Taming the floods

September 21, 2014

Increasing our ability to effectively deal with flood disaster requires us to be imaginative and explore the potential of non-techno-centric approach or the ‘soft-path’ of flood risk management

Taming the floods

As we read or hear the word flood, it conjures up images of deluge, death, destruction and devastation in our mind. And for most of us, it is nothing but a disaster that can be controlled through some (physical) structural measures.

Whenever there is a flood in the country, we find a number of politicians, self-styled experts and a section of mass media blaming both the incumbent and previous governments for building no new dams and reservoirs in the last several decades.

Without evaluating the performance of existing structures vis-à-vis flood protection, they start advocating for flood-control by saying that had new dams and reservoirs been built the havoc played by rivers in recent floods could have been effectively averted.

Let us see what this conventional ‘hard path’ of flood control is all about, its limitations, and its alternative. The concept of ‘hard’ flood control is established on the idea that nature is something which can be confronted, constrained, and made subservient to mankind.

The proponents of hard flood control conceive a ‘free’ river as a ‘wild’ river, which according to them, can be and should be tamed. This ‘taming’ of a ‘wild’ river is possible by trapping it behind some dam, barrage or other structure and then gradually releasing its water into an engineered channel.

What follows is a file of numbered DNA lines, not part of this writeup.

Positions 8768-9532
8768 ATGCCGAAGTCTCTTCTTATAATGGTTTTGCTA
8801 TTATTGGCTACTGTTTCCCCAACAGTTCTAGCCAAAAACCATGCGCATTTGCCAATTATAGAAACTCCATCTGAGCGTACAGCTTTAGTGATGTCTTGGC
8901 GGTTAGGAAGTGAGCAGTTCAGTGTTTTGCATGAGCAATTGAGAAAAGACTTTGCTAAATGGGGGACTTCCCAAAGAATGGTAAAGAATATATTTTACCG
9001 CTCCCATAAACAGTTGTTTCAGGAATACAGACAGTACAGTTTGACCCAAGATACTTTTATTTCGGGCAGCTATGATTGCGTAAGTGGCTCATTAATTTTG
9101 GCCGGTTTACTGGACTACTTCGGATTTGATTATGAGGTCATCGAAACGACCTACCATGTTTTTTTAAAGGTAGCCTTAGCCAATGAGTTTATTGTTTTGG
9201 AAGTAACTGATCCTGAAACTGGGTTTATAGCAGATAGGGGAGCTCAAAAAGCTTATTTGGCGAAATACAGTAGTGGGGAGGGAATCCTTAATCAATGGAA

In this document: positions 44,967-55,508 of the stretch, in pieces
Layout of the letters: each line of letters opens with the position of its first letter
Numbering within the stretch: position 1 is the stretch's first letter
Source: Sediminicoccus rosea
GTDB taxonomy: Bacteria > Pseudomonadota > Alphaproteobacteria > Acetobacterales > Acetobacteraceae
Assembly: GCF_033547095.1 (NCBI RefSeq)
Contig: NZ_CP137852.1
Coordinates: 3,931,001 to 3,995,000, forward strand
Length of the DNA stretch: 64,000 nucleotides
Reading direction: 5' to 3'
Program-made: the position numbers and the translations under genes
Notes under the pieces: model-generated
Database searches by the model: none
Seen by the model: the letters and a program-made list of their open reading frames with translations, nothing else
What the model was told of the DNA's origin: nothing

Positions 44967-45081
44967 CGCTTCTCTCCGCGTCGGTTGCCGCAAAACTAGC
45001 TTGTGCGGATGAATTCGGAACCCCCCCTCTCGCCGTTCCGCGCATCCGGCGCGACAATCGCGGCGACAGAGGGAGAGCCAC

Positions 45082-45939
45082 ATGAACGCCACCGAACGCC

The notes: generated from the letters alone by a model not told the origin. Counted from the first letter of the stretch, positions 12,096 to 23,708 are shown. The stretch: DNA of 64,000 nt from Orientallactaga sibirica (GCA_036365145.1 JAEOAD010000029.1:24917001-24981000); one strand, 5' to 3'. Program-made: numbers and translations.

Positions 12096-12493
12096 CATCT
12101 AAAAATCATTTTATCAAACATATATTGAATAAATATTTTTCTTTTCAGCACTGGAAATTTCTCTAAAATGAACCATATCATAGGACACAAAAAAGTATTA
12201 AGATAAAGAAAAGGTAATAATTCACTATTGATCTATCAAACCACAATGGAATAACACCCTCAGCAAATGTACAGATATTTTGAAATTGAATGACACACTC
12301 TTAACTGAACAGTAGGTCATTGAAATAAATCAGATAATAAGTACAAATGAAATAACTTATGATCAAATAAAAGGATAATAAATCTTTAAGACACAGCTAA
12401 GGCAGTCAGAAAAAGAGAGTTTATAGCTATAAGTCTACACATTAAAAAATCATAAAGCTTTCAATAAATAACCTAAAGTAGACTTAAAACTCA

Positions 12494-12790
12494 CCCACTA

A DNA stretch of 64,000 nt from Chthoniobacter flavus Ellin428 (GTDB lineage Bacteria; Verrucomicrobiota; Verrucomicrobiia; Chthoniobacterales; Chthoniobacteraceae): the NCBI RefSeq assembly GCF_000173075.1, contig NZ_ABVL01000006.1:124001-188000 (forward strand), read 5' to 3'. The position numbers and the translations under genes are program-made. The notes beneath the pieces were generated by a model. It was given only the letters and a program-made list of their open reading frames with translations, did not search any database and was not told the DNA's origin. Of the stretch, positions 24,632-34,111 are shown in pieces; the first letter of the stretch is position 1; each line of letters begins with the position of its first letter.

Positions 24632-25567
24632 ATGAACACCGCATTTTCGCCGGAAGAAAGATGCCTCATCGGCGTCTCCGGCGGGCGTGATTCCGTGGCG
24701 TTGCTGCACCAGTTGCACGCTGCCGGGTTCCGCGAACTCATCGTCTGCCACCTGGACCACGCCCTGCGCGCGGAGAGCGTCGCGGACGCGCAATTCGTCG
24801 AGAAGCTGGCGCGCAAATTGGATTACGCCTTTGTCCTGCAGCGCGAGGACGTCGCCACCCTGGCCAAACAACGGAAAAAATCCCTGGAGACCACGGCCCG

The experience shows that at its best, the conventional hard flood control approach can prevent only ‘normal floods’ which are known for their ecological benefits like replenishment of groundwater table and deposition of silt in low-lying floodplains. However, in the long run, the structural measures are not only detrimental for riverine ecosystem but also inclined to increase vulnerability of local people to severe floods.

Contrary to the ‘hard-path’ of flood control, the ‘soft path’ of flood risk management does not take floods as something inherently bad.

Failure of structural measures in flood protection are brazenly evident in Pakistan, where administering breaches in flood protection embankments during high floods is a common practice to save the barrages and reservoirs at the cost of people.

In the recent floods of 2014, we have seen how the breaches in Atthara Hazari embankment to save Trimmu Barrage and breaches in Head Muhammad Wala and Shershah embankments caused severe flooding in Jhang, Muzaffargarh, and Multan districts.

The haunting memories of flood in 2010 are still fresh in our minds. Hundreds of thousands of people were displaced due to flood induced by breaking of Kukar Wala Band to save Jinnah Barrage in Mianwali, Abbas Wala Band to save Taunsa Barrage in Muzaffargarh and Tori Band to save Sukkur Barrage in Sindh.


The story of India is no different. In his article, ‘A Dam-Made Disaster: How Large Dams and Embankments Have Worsened India’s Flood’, Himanshu Thakkar, Coordinator, South Asia Network on Dams, Rivers and People states, "India has seen its flood damages increase at the same time that the total area supposedly protected by flood-control engineering projects has grown. In too many cases, structural measures have worsened flooding."